Biotechnology itself isn’t always enough to control diseases in animals. Occasionally, other systems have to be in place to aid the modifications. Disease control systems in conjunction with gene modification can increase the overall effectiveness of how well the species resists disease.  

Different disease control systems include preventative actions, this typically being the first line of defence. With preventative actions, the goal is to stop the problem before it starts like dikes being used in flood control. Another form of control systems is arthropod vector control. Many diseases are caused by various pests and insects that act as a transmitter of a disease; however, these species can also be modified so they no longer transmit the disease.  Recent studies done on wildlife interactions have shown that “80% of the relevant animal pathogens present in the United States of America have a potential wildlife component.” So controlling how wildlife transmits disease can reduce disease in farm animals. 

Other common forms of control systems include host and population control, which is mostly done by culling members of the infected population or by separating members of the population that have been modified. If the members that have been modified are culled, they may have a better chance at procreating with other modified individuals of the population. In time, this will result in a new disease resistant version of the species.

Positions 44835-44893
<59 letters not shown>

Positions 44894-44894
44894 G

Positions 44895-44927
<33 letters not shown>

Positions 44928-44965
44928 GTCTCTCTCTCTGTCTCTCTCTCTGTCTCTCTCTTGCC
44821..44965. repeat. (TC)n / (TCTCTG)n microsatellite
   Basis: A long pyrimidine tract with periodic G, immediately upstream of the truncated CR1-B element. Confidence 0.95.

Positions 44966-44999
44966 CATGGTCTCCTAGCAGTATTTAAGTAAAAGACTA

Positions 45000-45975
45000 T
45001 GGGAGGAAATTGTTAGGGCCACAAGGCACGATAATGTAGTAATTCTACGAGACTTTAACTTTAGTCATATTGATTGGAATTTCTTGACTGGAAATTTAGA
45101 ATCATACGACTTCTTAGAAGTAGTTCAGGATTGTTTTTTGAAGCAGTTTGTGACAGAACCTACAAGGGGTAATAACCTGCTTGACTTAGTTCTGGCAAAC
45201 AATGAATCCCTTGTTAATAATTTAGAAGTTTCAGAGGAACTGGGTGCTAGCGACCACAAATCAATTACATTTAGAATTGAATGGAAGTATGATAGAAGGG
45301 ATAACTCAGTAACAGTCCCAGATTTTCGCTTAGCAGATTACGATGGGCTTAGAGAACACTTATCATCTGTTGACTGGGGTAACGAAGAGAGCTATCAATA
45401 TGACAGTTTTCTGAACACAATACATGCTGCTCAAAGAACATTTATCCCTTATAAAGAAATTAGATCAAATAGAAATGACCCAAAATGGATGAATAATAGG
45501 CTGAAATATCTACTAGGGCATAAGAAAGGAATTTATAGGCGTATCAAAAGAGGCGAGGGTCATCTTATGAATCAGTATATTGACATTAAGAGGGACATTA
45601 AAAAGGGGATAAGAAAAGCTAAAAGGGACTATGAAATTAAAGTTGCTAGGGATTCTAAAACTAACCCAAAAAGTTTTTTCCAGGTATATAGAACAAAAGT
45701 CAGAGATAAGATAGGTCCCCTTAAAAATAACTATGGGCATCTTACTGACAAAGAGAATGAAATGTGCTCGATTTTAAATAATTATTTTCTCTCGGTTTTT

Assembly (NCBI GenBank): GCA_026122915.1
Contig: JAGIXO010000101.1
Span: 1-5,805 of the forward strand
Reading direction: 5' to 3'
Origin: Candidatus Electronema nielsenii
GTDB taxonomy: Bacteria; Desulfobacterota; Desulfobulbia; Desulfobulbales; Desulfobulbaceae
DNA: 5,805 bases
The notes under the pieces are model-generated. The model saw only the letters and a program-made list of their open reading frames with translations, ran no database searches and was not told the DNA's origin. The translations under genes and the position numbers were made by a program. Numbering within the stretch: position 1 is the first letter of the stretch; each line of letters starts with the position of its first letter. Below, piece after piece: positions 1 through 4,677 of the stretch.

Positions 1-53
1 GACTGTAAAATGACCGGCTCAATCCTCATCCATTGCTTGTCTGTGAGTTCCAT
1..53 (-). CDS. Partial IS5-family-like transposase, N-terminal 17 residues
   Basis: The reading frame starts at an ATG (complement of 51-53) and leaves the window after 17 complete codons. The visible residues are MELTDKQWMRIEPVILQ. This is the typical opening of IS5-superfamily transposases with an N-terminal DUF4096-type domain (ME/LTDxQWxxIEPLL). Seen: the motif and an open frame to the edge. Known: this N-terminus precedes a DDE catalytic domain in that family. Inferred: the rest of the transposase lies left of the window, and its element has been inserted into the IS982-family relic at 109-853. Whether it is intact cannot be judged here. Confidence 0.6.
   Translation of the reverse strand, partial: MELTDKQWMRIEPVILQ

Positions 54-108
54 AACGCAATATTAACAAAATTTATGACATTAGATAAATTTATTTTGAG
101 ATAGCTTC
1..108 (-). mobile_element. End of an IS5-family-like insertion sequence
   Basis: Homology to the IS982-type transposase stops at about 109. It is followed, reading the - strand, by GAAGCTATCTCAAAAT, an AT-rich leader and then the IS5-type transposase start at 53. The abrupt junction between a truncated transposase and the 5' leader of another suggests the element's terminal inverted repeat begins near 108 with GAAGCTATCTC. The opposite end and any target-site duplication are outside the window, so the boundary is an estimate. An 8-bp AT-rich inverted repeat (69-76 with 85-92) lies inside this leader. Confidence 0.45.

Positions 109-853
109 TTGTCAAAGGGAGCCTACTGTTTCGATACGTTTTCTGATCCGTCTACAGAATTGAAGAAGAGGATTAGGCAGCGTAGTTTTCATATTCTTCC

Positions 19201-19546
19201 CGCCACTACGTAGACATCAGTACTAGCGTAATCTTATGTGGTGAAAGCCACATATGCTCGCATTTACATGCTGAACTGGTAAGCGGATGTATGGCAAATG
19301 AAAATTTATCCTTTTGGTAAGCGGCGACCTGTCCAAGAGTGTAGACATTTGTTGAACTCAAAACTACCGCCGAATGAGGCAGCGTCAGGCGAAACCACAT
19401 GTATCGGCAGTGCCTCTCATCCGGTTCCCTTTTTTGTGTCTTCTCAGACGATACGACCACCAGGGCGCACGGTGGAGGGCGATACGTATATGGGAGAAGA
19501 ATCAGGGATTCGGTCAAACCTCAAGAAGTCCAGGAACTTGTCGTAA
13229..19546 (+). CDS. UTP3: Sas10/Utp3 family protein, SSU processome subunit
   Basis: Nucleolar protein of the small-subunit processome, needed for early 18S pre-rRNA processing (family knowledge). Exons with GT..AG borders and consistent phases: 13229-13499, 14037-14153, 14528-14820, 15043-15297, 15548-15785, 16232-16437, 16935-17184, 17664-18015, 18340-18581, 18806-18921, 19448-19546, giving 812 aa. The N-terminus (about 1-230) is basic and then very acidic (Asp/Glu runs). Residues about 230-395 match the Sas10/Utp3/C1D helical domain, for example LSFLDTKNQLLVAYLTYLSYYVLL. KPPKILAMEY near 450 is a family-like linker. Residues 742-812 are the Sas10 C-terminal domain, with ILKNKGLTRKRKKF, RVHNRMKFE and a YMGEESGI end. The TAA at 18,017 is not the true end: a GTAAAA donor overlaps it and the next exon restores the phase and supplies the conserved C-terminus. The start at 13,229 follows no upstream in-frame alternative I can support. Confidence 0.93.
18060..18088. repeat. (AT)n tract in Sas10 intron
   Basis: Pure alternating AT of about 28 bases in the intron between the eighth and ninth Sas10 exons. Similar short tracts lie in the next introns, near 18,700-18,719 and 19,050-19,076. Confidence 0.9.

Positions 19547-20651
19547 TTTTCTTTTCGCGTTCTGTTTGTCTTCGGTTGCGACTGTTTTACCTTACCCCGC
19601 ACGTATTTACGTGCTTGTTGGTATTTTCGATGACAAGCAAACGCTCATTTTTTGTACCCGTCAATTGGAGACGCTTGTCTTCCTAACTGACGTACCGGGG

Vaccination and gene therapy are also common forms of a control system. As more of a species is vaccinated with an attenuated form of a virus, the species builds immunity. Additionally, if an organism’s genes are manipulated, the organism can become resistant to that disease. This control can be used with host and population control to further increase the population’s resistance to a disease. 

All of these practices are used in farming and food production with biotechnology systems. Manipulation of animal species to be disease resistant is still a relatively new science, meaning the migration of a species to become completely disease resistant or immune hasn’t been fully researched or documented. 

As we learn more about biotechnical and genetic manipulation, we increase our ability to farm healthier animals, to produce more safe food for production and we decrease the spread of disease.  

Creating Disease Resistance with Genetic Selection 

Members of a population that show a natural ability to resist a disease can be selectively bred so more members of the species can also exhibit those traits. This can, in turn, be used with culling so those members aren’t continually exposed to other factors and can more easily produce offspring. This type of genetic selection relies on the resistance being part of the animal’s genetic makeup.